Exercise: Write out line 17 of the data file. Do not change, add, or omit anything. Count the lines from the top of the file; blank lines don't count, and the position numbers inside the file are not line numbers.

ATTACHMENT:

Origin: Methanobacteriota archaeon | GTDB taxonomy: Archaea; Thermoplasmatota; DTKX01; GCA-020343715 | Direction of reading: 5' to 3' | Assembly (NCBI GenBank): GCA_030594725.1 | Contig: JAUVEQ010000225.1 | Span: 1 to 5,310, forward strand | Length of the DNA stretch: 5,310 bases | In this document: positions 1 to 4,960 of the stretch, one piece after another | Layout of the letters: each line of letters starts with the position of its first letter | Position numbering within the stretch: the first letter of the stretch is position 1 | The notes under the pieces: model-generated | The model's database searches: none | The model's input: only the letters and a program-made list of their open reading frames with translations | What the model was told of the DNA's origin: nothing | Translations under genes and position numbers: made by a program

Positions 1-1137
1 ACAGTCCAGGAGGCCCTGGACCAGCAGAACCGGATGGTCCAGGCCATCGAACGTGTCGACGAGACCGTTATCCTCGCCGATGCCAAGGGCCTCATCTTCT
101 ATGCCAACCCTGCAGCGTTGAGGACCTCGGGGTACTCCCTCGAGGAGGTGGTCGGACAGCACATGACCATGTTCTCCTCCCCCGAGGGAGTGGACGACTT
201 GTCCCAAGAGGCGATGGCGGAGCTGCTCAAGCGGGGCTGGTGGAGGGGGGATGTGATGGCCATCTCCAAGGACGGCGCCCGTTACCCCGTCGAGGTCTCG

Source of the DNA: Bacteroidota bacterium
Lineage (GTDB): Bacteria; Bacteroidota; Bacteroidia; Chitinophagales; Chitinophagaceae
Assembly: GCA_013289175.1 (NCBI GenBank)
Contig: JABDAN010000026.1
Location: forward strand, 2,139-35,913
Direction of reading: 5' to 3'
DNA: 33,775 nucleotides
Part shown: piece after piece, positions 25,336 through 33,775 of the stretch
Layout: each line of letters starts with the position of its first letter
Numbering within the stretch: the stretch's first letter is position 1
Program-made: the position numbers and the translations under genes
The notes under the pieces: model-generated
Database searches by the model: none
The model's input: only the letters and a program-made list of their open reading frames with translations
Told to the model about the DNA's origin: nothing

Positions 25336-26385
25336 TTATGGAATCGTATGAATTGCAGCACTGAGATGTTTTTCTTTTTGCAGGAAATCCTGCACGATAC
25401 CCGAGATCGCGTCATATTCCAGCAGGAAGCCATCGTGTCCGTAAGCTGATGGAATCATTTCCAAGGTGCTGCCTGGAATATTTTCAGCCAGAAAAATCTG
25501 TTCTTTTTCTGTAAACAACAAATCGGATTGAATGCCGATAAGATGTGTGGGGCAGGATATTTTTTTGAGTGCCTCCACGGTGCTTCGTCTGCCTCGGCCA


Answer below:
The notes under the pieces: model-generated